Ape Out gameplay

8. Ape Out
Nintendo Switch, PC
Release Date: February 28

You’re an ape and you’re breaking out! That’s the premise of this absurdly fun and challenging indie title. While its gameplay resembles Hotline Miami on the surface, Ape Out randomly rearranges maze layouts and enemies on each run. That makes the game more of a fun test of reflexes than an exercise in memorization. Slamming dudes against walls while racing towards the exit becomes a thrilling dance that becomes increasingly harder to put down. Death comes swiftly and often but seeing exactly how far I progressed each go-around only added incentive to try again.

Ape Out’s ingenious sound design also makes it a standout. The percussion-based jazz soundtrack is built upon an A.I. that reacts to everything you do in real-time. Cymbals crash when foes are hurled through windows and drums speed up when the action intensifies. I can’t stress enough how much the soundtrack defines the experience; anyone using Ape Out as a podcast game is robbing themselves of one of the most inventive uses of music I’ve seen. Ape Out flaunts an addicting challenge and oozes style, and I’ll gladly break the ape out of his cell for another rampage.

The Outer Worlds Bandit Fight

9. The Outer Worlds
PlayStation 4, Xbox One, PC
Release Date: October 25

I love Fallout, but I haven’t been truly engrossed in an entry since Fallout: New Vegas. Funny enough, that game was made by Obsidian Entertainment who, surprise, basically said “let’s do that again but better” with The Outer Words. While it has all of the trappings of a Bethesda RPG, Outer World’s sharp, humorous writing surpasses that of any Fallout game. I enjoyed hanging with my motley crew of shipmates and dug their Mass Effect-style loyalty missions. In particular, the galaxy’s sweetheart Parvati ranks among my favorite characters of the year. This may sound weird to some, but what I love most about The Outer Worlds is that it isn’t a sprawling 100-hour epic. The game can be finished in a fraction of the time thanks to the tightly constructed planets and missions. Trimming the fat this way allows the writing to shine through, plus it doesn’t hijack my increasingly busy life. The game loses some steam by the end but The Outer Worlds shows that condensing these types of RPGs can work. I’m very curious to see what lessons Bethesda gleans from it.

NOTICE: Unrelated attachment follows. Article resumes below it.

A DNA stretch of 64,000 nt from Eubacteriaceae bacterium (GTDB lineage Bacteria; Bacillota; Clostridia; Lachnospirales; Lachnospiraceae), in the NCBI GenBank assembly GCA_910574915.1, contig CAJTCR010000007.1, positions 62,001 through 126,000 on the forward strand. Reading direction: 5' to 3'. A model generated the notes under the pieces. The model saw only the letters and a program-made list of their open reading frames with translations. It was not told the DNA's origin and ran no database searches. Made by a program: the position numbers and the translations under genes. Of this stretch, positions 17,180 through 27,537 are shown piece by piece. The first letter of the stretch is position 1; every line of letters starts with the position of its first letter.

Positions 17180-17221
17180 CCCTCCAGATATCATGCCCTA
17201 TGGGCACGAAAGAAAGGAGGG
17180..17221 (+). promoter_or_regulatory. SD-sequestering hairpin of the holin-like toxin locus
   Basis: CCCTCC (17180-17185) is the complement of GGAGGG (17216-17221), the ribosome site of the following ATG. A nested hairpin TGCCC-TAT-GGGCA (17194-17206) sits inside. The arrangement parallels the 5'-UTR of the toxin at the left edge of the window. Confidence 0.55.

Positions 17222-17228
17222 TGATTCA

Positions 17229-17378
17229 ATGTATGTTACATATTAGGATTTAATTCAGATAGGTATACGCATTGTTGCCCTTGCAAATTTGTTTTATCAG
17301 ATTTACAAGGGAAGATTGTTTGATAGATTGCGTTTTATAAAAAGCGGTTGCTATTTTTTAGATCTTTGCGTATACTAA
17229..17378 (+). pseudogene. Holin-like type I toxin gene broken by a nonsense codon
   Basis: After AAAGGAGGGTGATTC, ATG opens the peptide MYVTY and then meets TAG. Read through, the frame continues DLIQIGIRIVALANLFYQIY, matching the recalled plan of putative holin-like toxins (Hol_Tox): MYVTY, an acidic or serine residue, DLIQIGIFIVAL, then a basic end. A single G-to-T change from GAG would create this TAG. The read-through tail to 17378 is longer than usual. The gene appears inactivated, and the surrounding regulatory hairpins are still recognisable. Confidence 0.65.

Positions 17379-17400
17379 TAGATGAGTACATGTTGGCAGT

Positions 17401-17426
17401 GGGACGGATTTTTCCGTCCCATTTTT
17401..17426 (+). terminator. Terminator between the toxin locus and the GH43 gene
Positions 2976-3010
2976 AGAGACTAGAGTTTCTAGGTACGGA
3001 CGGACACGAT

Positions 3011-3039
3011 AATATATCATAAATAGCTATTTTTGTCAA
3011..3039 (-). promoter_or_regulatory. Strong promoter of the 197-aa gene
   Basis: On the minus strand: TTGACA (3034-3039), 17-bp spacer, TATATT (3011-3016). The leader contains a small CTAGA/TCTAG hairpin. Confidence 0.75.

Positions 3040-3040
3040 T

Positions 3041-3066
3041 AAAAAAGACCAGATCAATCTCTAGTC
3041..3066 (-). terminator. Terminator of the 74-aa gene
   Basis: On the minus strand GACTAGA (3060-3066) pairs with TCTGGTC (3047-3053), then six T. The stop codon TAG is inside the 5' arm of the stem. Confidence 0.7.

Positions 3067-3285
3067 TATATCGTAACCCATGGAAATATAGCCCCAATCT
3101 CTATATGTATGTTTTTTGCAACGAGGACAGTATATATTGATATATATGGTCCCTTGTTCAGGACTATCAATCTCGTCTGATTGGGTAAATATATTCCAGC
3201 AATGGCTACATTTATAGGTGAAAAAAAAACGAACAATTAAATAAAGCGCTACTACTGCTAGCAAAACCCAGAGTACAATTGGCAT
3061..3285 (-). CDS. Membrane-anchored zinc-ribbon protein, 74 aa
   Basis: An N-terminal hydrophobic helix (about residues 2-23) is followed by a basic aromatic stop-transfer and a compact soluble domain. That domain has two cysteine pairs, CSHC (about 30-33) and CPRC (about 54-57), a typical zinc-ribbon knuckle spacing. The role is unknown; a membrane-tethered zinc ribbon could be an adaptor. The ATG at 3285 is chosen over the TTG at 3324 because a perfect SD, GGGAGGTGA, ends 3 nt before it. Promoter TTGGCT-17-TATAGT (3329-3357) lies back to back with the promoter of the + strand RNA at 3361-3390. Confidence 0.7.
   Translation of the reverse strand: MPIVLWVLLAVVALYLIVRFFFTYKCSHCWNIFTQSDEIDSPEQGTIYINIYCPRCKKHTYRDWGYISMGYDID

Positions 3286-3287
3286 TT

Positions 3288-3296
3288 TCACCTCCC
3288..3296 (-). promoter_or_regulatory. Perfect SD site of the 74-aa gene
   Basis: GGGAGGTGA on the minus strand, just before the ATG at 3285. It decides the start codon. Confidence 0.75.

A Plague Tale Innocence rat pit

10. A Plague Tale: Innocence
PlayStation 4, Xbox One, PC
Release: May 14

This gripping narrative stealth game surprised the hell out of me and practically everyone else lucky enough to take a chance on it. Set in 14th century France, you control a noble-born girl who loses her family to an Inquisition slaughter, save for her younger brother. To make matters worse, a supernatural plague of rats has begun ravaging the land and may have some connection to your ailing sibling. The pair’s journey from emotionally distant siblings to something closer is genuinely touching, as are the moments they spend with the endearing cast of displaced children they meet along the way. Per the title, their innocent moments offer a great juxtaposition to the overall dark and often disturbing events that unfold. The largely textbook stealth design does offer some clever environmental puzzles based around staying in the light (which the rats hate). A Plague Tale: Innocence may be the year’s best hidden gem and deserves to shine under a brighter spotlight.

That wraps things up for 2019. I’d love to hear what your favorite games were in the comments below! You can also check out my previous lists for 2018 and 2017. Finally, here’s the complete list of every game I completed last year.

A Plague Tale: Innocence
A Way Out
AER: Memories of Old
Afterparty
Ape Out
Astral Chain
Banjo-Kazooie
Battle Supremacy: Ground Assault
Blazing Chrome
Bloodstained: Ritual of the Night
Cadence of Hyrule: Crypt of the Necrodancer Featuring The Legend of Zelda
Call of Duty: Modern Warfare
Control
Crackdown 3
Dear Esther
Death Stranding
Destiny 2: Forsaken
Devil May Cry 5
Eternity: The Last Unicorn
Etherborn
Felix the Reaper
Gato Robato
Gears 5
Ghostbusters: The Video Game Remastered
Gris
Gylt
Headliner: NoviNews
Infinite Children
Kids
Kingdom Hearts III
Metro Exodus
Mortal Kombat 11
Outer Wilds
Photographs
Resident Evil 2 (2019)
Riverbond
Scrap
Sea of Solitude
Splatoon 2
SteamWorld Dig 2
Tangle Tower
Tetris Effect
The Forest
The Legend of Zelda: Link’s Awakening (2019)
The Messenger
The Outer Worlds
Tom Clancy’s The Division 2
Untitled Goose Game
Void Bastards
Warhammer: Vermintide 2
Yakuza 0
Yu-Gi-Oh! Legacy of the Duelist: Link Evolution
Zombie Driver: Immortal Edition

Here’s everything I played in general but haven’t necessarily finished yet (if such a thing can be applied).

A Dual Hand Disaster: Trackher
Apex Legends
Assassin’s Creed III: Remastered
Blair Witch
Creature in the Well
Deltarune Chapter 1
Diablo III: Eternal Collection
Forager
Golf Story
Hypnospace Outlaw
Judgment
Life is Strange 2
Lonely Mountains: Downhill
Observation
Remnant: From the Ashes
Samurai Shodown
Sekiro: Shadows Die Twice
Soul Calibur VI
Tetris 99
The Dark Pictures Anthology: Man of Medan
Vasara Collection
WWE 2K20